WaPo: Coronavirus Rules Help DHS Eject Border Crossers in Just 96 Minutes
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WaPo: Coronavirus Rules Help DHS Eject Border Crossers in Just 96 Minutes

President Donald Trump’s border reforms are helping the Department of Homeland Security to eject most southern migrants in just 96 minutes, according to a report in the Washington Post.

“Migrants who cross into the United States illegally are being expelled to Mexico in an average of 96 minutes under emergency coronavirus measures now in force across the U.S. southern border, according to three U.S. officials with knowledge of the latest government statistics,” the newspaper reported Monday. The report said:

Under the new rules, U.S. agents are processing migrants from Mexico, Guatemala, El Salvador and Honduras “in the field” before they are able to set foot inside a U.S. Border Patrol station. The migrants are then whisked back to the border and sent into Mexico.

The flow of unauthorized border crossings has plunged since the emergency measures were implemented on March 21, down from more than 1,000 per day to fewer than 600 on Sunday, the latest statistics show.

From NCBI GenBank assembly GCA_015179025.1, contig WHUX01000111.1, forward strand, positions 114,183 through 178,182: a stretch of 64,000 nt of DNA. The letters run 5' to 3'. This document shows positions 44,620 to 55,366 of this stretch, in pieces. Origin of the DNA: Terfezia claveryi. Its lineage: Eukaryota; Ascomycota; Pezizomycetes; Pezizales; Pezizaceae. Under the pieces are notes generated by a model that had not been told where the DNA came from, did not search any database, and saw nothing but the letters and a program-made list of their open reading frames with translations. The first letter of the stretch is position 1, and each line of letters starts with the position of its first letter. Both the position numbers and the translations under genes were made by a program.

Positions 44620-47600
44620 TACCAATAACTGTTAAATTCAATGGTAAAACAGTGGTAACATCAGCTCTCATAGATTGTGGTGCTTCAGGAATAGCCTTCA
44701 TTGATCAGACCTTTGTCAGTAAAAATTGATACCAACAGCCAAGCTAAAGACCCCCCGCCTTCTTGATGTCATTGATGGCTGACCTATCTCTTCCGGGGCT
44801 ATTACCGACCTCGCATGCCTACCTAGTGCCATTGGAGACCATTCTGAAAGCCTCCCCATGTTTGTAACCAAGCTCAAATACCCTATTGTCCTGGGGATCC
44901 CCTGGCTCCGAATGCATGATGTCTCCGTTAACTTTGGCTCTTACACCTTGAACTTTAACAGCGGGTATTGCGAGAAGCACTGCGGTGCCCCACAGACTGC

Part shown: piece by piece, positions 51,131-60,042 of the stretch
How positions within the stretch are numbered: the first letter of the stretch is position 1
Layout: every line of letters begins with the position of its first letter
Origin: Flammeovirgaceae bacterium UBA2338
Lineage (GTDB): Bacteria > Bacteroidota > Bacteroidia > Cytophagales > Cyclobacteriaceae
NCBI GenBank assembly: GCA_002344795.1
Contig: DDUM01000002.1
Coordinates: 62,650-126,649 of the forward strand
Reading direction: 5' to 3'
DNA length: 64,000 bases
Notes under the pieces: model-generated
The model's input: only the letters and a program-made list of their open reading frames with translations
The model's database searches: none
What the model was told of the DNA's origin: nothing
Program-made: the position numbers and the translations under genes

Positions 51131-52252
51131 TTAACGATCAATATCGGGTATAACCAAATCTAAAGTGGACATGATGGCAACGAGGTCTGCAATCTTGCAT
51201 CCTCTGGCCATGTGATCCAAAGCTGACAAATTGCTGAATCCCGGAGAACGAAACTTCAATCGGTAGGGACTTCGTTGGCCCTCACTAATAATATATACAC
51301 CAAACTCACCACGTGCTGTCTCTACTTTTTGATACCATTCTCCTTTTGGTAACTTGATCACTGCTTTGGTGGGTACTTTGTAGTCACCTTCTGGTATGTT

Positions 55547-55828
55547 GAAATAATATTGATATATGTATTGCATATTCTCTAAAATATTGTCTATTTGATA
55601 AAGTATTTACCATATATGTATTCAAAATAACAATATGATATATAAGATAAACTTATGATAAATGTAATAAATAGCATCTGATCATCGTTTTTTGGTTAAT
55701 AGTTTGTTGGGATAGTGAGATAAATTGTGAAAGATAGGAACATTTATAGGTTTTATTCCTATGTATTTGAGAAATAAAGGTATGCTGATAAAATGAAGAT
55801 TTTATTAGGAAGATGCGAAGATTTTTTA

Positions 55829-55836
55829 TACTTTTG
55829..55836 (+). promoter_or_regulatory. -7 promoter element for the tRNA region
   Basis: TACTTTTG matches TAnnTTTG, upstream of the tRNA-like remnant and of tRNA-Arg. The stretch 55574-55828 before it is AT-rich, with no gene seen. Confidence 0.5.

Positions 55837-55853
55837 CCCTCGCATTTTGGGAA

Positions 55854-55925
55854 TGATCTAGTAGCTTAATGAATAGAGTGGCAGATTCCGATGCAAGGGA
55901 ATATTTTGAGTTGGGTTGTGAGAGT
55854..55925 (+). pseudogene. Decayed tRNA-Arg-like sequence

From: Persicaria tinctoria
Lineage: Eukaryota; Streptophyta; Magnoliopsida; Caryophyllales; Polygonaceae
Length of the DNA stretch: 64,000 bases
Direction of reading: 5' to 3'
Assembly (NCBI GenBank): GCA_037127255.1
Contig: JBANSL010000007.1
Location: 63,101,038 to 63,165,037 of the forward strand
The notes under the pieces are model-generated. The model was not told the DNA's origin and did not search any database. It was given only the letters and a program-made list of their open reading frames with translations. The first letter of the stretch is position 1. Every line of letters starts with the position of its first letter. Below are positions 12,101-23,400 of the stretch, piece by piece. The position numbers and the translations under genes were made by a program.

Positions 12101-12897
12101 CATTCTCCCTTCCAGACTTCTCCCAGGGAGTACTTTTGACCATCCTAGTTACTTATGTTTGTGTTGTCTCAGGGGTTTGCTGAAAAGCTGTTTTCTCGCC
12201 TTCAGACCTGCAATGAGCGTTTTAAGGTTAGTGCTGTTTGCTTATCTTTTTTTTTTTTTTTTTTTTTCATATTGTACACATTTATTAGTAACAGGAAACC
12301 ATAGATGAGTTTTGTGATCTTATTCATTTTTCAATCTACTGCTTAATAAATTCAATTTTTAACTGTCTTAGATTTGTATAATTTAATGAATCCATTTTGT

Trump’s border reforms include the “Remain in Mexico” program, the transfer of asylum-seeking migrants to Central American countries, and additional curbs imposed during the coronavirus emergency.

The fast-exit rules do not yet apply to migrants from outside America, such as African and Indian immigrants. They comprise roughly 15 percent of arrivals, the Post said.

The medical curbs are also helping to block the flow of so-called “Unaccompanied Alien Children” (UAC) who are brought to the border by coyotes.

Most of the UACS are the children of Central American illegal immigrants who are living in the United States. The pipeline was created by a 2008 law, which created a different set of regulations and rules for the under-18 UACs migrants. Officials are now quickly returning some of the UACs back to their home countries.

However, Trump’s successful effort to block the blue-collar migration from southern countries has not been applied to the white-collar “guest workers” programs, such as the H-1B program.

These white-collar programs keep perhaps 1.5 million white-collar workers in U.S. jobs, so blocking hiring and career paths for many American graduates.

The white-collar programs are continuing amid the coronavirus pandemic, partly because CEOs and investors believe the visa worker programs boost stock prices by helping them save billions in salaries.

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